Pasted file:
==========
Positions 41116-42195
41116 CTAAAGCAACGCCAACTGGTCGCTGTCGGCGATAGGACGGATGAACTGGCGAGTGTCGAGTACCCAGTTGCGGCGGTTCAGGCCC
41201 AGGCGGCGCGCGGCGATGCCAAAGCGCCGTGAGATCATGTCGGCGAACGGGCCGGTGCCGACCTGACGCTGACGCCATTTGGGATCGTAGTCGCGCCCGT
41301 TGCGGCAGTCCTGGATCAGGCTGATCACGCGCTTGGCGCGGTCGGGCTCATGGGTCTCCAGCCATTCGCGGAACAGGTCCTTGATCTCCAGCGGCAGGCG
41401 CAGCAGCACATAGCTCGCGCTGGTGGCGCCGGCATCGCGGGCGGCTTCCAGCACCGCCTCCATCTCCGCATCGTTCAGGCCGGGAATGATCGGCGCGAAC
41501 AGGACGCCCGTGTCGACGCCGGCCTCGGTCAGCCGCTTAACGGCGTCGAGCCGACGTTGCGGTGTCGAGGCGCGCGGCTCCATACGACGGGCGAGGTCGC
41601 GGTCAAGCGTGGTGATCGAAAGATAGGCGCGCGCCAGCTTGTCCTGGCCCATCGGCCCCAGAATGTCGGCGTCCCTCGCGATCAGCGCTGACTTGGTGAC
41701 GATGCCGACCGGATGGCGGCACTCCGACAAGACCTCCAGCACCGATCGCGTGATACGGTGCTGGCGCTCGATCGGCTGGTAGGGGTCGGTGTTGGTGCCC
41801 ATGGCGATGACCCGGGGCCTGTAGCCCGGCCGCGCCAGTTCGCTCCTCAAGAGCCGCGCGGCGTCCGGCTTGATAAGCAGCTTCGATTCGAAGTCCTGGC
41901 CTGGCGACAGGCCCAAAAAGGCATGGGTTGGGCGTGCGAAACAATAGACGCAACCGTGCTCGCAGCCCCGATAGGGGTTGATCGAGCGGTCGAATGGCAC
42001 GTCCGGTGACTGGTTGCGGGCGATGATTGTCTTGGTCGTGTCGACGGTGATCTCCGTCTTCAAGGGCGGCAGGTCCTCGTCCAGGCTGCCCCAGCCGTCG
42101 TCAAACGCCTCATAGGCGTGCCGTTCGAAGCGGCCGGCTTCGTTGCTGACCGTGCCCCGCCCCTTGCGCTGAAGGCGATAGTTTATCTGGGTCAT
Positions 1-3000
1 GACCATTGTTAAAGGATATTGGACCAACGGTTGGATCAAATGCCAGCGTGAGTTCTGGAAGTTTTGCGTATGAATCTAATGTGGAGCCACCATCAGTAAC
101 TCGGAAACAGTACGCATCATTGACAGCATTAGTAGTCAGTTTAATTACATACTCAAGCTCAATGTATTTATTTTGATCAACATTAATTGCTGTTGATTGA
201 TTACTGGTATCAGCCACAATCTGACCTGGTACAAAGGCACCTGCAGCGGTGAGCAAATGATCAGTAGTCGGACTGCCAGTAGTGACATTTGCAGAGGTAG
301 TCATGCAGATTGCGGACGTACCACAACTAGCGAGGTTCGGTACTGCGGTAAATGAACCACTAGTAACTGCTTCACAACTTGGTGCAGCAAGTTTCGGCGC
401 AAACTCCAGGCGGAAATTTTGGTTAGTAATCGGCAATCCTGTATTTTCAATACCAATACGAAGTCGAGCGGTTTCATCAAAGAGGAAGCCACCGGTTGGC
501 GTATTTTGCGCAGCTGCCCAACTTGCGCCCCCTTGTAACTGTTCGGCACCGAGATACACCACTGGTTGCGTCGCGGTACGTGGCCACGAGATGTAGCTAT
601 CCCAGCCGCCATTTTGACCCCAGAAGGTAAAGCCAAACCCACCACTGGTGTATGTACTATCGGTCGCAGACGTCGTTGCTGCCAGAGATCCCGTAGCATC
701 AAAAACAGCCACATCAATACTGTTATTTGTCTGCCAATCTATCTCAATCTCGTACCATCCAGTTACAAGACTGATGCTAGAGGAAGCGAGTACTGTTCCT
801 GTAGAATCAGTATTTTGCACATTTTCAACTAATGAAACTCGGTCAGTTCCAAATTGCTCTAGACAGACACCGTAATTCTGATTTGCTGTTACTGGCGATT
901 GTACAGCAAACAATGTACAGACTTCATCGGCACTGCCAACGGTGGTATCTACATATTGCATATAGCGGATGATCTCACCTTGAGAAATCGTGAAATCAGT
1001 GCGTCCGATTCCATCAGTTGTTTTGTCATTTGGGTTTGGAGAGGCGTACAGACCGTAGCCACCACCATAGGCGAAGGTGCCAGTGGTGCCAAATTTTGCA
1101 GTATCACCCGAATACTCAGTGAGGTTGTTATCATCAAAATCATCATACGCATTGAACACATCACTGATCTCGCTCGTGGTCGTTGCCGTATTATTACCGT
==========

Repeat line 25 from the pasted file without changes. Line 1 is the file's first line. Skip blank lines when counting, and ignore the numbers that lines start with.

1101 GTATCACCCGAATACTCAGTGAGGTTGTTATCATCAAAATCATCATACGCATTGAACACATCACTGATCTCGCTCGTGGTCGTTGCCGTATTATTACCGT